With savage oaths the captain urged his crew to fresh exertions, for just then he saw the mate go for'ard in his boat and plunge his keen lance of shining steel into his prize, then back his boat off as the agonised whale again sounded into the blue depths below, with his life-blood pouring from him in a bubbling stream.



On board the _Shawnee_ the progress of the boats was watched amid the most intense excitement; and even the imprisoned seamen, in their foul and horrible prison, stretched their wearied and manacled limbs and sought to learn by the sounds on deck whether any or all of the boats were "fast"--that is, had harpooned a whale. Broken-spirited and exhausted as they were by long days of cruel and undeserved punishment, they would have forgotten their miseries in an instant had the fourth mate ordered them on deck to lower his boat--the only one remaining on board--and join their shipmates in the other boats in the chase. But of this they knew there was little prospect, for this remaining boat had been seriously injured by a heavy sea, which had washed her inboard a few days before the fight between the officers and crew. Presently, however, they heard the hurried stamping of feet on deck, and then the voices of the fourth mate and cooper giving orders to take in sail.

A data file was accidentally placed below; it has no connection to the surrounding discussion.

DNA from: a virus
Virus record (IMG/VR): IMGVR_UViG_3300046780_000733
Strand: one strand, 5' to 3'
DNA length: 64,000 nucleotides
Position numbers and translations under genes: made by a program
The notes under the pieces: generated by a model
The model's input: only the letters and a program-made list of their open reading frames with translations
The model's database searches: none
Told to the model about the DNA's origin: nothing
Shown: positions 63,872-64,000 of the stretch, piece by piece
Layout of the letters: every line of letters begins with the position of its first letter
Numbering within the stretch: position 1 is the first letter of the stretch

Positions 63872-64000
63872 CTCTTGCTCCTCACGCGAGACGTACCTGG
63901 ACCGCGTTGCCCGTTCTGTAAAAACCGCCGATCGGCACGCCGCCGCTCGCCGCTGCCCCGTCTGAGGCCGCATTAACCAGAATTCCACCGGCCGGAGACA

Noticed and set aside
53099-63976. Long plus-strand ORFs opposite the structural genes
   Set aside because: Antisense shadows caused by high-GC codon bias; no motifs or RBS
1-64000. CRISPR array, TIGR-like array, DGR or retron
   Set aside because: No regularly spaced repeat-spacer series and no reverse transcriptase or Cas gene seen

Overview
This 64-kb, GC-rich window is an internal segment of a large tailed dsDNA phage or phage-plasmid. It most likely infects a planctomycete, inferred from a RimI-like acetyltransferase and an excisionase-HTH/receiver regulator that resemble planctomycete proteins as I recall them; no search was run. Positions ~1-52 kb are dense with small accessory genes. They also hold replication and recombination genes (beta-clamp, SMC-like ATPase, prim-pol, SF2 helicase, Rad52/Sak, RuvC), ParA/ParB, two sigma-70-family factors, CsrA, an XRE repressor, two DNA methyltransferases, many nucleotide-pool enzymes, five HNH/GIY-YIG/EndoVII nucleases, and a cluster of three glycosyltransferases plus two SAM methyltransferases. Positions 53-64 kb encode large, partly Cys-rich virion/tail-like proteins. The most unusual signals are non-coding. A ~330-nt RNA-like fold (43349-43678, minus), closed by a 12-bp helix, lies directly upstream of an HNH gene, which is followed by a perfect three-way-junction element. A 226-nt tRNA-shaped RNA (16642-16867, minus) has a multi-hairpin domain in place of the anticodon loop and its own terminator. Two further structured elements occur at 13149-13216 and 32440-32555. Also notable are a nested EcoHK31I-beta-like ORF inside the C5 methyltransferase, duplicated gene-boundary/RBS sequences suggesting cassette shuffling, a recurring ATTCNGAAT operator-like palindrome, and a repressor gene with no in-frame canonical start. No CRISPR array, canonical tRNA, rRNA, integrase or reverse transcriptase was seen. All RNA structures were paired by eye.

"Jerry," said a young English lad named Wray, to the elder Rodman, "do you hear that? One of the boats must have got 'fast' and killed. We'll be out of this in another half-hour, cutting-in. The captain won't let us lie here when there is work to be done on deck; he's too mean a Yankee to satisfy his revenge at the expense of his pocket."

But their pleasant belief that a whale had been killed, and that the ship was shortening sail while the carcass was being cut-in, was rudely disturbed a few minutes later, when the _Shawnee_ took a sudden list over to port, and they were all pitched to the lee side of the sail locker in a heap. A squall had struck the barque.

Bruised and lacerated by the force with which they had been hurled together, the five prisoners sat up, and were soon enlightened as to the condition of affairs by the carpenter making his appearance, taking off their galling irons, and ordering them on deck.